Monday, June 05, 2023

Earth-movers, Dangerous Mining Blast Process

VIDEO HERE (10:05 minutes)


Rare Look Inside an Open-pit Blasting Process

VIDEO HERE  (7 minutes)


  1. There's an area in southern OK where I35 goes through deep cuts through the Arbuckle Mountains. One night, during some nasty storms, a bunch of rock broke loose and fell onto the highway.

    By next day they had one lane clear each way, but aside from the cleanup the engineers found the bluff faces so damaged by rain/snow/freeze/thaw over the years that they were going to have to do a lot of blasting to break off damaged rock and clear it out. So for weeks traffic would suddenly be stopped, they'd finish setting up and do the blasting, then clear off the rock, make sure the lanes were clear, then open them.

    1. That's Highway 1 in Big Sur after every rain or strong wind.

      One memorable event was when a boulder the size of a D6 sat blocking the entire roadbed. It took several weeks of repeated blasting to clear away. CalTrans apparently doesn't know how to blast, they finally called in the Army. Earlier blastings damaged the roadbed instead of the boulder.

    2. That must have been a while back. CalTrans now has its own blasting crew(s).

      There was a good sized rock slide not long ago on Echo Summit near Lake Tahoe. CalTrans had it cleared in pretty short order. I was impressed. And believe me, I'm no fan boy of Caltrans. But I do like to give credit where it's due.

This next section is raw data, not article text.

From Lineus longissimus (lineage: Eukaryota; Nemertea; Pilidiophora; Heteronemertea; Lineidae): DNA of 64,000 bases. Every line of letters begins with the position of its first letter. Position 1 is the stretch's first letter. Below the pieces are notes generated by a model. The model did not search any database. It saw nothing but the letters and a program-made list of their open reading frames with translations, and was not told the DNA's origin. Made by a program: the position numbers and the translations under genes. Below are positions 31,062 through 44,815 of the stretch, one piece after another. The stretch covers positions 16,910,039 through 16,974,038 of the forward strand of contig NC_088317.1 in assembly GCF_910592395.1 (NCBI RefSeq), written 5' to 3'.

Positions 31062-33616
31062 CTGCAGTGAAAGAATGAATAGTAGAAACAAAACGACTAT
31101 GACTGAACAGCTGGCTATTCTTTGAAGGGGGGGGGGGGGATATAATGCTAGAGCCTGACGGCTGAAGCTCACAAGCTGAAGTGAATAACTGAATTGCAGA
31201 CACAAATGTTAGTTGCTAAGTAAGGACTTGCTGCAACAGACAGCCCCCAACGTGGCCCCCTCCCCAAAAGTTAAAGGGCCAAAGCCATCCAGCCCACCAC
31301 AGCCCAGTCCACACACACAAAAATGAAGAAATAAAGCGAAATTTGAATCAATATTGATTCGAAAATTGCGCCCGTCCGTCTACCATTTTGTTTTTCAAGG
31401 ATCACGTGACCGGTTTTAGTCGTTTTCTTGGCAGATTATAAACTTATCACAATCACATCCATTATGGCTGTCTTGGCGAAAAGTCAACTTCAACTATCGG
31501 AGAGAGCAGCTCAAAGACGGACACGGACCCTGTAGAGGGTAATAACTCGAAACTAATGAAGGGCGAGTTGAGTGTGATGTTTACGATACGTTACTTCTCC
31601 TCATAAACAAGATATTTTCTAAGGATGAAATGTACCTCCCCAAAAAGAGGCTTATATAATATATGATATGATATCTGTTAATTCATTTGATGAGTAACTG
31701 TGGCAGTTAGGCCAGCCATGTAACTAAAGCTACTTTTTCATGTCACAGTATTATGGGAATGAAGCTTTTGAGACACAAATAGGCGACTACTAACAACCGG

2. I used to work at the largest underground mine in North America, high in the Rockies. "Huge" hardly described the place, like a city above and again below the ground. They showed us a film during orientation, it was of the first development shot for the open pit in the Sixties, which sat high on the mountainside above the underground mine. They evacuated the mine camp, dismantled the camp town and moved it to the town twelve miles away. They set off the shot, rocks rained down on the town, and the explosion registered on the seismographs in Boulder. I started there in the late Seventies, the pit had grown huge by that time, plus the underground had grown too. They developed a new record shot in the open pit in the early Eighties, drilling and loading for weeks, hundreds of tons of high explosives. Not only did they not evacuate the site, they set off the shot mid shift--the idea being that the pit would contain the shot this time. We knew it was coming, but still--when it went off it was like being inside a huge bell when it rang. The shock wave struck big time first, coming through the rock like a huge THUD, then the sound followed afterwards, BOOM.


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